Wednesday, 4 August 2010

Master Xu's Rou Gui

Nutty and sweet in aroma, a thoroughly enjoyable tea..

.. short and sweet, there's something about yancha I can't really grasp!

Monday, 2 August 2010

Behold the Beast of Bulang!!

What seems like an age ago and was only a year or so I received a shipment of sample Pu Erhs from The Essence of Tea owner, DC. The one stand out tea of that shipment was his 2009 Bulang, it was extremely bitter and challenging to drink. Unfortunately I was too late to grab myself a full bing as they had all been sold and my sample soon dwindled to nowt.

The beast returns though, in it's 2010 guise and this time I managed to snag myself a bing. Would it be as potent as last years? Well, with my parcel arriving in double time from DC, I launched myself upon it. Brewing 4.6 grams of leaf in a 100ml gaiwan I set about brewing this mighty tea once more. I consciously kept the steeping time shorter than 15 seconds and took my first sip.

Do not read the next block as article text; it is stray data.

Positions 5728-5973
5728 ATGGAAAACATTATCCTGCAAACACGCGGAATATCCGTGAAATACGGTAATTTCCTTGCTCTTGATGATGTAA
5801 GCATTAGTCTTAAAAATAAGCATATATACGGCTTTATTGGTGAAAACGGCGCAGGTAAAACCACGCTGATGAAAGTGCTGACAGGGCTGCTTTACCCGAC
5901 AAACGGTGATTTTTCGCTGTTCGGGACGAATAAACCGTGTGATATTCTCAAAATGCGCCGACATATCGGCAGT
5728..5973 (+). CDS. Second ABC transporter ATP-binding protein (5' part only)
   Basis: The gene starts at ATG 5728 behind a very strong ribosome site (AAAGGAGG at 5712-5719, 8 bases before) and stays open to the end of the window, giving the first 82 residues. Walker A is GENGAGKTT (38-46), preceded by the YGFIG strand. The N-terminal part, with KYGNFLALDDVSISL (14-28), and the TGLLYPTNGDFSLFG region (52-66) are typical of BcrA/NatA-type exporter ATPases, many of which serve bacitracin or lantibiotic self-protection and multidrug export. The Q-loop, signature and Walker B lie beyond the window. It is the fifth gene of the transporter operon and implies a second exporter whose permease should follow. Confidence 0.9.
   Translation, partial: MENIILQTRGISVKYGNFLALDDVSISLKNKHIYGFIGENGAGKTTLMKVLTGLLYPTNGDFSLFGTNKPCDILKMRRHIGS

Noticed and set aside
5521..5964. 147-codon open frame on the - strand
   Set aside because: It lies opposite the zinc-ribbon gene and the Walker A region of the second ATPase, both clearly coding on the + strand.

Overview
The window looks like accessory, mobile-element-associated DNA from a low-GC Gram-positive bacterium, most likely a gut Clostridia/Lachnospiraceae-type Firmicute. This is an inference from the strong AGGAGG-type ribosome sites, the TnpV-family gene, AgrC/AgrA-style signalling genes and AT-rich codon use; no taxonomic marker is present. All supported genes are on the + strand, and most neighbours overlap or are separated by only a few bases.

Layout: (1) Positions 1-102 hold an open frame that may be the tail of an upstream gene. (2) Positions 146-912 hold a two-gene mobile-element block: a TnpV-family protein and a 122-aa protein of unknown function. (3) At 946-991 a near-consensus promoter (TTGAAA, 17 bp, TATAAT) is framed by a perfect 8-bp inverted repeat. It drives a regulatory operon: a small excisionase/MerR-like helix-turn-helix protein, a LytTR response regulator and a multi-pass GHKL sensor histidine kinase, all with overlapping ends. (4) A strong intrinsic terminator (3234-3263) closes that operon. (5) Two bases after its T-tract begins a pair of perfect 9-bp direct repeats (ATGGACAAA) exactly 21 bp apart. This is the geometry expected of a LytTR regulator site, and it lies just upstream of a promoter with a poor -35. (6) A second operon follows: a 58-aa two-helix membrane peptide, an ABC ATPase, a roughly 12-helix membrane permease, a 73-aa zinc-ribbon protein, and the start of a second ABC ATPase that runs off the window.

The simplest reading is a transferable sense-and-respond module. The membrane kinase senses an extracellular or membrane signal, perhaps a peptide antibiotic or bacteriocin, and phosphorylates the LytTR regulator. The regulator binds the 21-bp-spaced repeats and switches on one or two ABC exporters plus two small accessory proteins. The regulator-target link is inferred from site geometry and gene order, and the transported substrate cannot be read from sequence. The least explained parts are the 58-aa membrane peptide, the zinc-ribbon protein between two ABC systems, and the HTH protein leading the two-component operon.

Almost swearing, the soup was swallowed. This tea is an unadulterated assault of bitter lemon rind upon the palette! I cowered somewhat and reduced my second steep to just 10 seconds in an attempt to bring the beast upon some control. What followed was several rounds of myself locking horns with a formidable foe, again and again we clashed leaving me bewildering tea drunk and strongly moved by the chaqi. The huigan was most curious and quite unique, it felt like it wanted to express itself but was somehow shrouded.

Rather sheepishly I took the bing and set it into storage, I was soundly defeated. This tea fascinates me, it is several magnitudes more potent than anything else I have tried. I can only imagine how time will warp it's characteristics and ultimately tame the beast. I am really looking forward locking horns once again in a few months time.